Congleton to Hall Green (5 miles)
The canal takes a fairly straight course now, running parallel to the last vestiges of Pennine hills in the form of Congleton Edge and Mow Cop (Mow as in cow). To the west we still get views across the Cheshire plain with hills such as Beeston becoming identifiable on the other side. Astbury village lies about a mile west of Peel Lane Bridge, no. 79, and Henshall’s Bridge, no. 80, and its fine church, with a separate bell tower, is easily visible from the canal.
The canal has a different feel about it down here. Very pastoral and quiet, less dominated by hills although Mow Cop is only 1½ miles away. The bridges are also made of a different and softer stone - sandstone - which is beginning to succumb to the effects of wind and water. Along to Watery Lane wharf and over the almost invisible aqueduct, through the hamlet at Acker's Crossing by Simpson Bridge, no. 85.
The footpath over Lowndes No.2 Bridge, no. 86, is now accessible from the towing path after some years of being cut off, providing the shortest route to Little Moreton Hall NT (01260-272018). This remarkable and unspoilt moated Tudor house is about one mile away across the fields and well worth the walk.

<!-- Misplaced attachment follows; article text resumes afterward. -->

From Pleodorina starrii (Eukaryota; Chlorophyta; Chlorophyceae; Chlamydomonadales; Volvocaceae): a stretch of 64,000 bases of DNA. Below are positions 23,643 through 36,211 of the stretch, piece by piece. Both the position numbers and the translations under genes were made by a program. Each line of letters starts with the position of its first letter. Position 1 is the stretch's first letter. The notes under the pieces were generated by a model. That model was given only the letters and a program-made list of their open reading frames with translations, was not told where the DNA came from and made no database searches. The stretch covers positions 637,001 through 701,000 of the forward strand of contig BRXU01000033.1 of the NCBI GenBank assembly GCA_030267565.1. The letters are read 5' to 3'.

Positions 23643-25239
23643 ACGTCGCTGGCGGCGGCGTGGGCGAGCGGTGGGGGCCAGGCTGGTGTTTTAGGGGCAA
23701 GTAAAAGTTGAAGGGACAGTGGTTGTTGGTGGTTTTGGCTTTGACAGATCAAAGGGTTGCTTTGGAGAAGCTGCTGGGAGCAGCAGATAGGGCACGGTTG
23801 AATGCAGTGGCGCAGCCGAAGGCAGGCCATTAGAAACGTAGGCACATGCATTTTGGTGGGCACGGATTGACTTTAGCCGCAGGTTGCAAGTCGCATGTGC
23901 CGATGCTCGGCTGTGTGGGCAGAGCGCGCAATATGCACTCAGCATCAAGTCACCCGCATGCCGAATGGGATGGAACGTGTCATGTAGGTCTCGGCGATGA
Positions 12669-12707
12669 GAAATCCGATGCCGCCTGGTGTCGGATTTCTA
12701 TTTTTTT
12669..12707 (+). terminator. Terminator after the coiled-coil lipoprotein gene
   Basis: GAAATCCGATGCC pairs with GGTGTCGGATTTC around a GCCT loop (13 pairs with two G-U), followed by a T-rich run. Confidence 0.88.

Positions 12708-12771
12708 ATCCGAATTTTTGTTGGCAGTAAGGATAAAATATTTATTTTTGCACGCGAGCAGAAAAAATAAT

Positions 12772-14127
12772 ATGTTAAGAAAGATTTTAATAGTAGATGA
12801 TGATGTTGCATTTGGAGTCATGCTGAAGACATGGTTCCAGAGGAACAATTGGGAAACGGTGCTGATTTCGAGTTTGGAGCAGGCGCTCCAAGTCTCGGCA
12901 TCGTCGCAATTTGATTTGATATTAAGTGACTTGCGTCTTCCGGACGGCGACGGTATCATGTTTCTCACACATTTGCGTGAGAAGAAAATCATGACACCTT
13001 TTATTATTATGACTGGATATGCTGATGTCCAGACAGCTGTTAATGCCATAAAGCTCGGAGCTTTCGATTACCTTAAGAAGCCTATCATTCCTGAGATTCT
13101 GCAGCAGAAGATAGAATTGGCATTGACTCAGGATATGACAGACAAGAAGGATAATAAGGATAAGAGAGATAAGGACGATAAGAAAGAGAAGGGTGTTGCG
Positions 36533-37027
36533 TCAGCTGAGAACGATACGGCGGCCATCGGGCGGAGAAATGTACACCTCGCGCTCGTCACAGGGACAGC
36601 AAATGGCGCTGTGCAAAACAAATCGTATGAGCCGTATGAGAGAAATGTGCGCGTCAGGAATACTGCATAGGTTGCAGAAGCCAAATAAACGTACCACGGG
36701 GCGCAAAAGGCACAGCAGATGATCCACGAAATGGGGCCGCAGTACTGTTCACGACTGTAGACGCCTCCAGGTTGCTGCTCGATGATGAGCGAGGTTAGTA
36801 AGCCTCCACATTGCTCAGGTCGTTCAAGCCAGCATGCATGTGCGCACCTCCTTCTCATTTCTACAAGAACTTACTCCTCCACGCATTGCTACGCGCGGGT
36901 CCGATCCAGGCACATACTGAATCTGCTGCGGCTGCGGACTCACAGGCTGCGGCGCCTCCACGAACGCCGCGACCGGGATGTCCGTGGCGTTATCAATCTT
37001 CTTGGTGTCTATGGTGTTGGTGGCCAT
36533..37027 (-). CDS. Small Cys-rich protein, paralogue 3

Hall (pictured above) is another fine example of a Cheshire Georgian
country house, in this case incorporating the widened canal into
the garden with the towing path edge forming a decorated ha-ha
(a sunken wall topped by an
ornamental fence) so ensuring a delightful view across water
for the occupants. The canal society were leaders of a project
to refurbish the stonework and the ornamental fence.
Telford's original plan took the canal round the other side of Ramsdell Hall and through a short tunnel. Thank goodness someone saw the benefit of using the waterway to beautify the scene from the hall.
Within half a mile we come to Heritage Narrow Boats (01782-785700) marina and Kent Green Bridge, no. 87.
Extra page - Ramsdell Hall railings
Next page - Kent Green.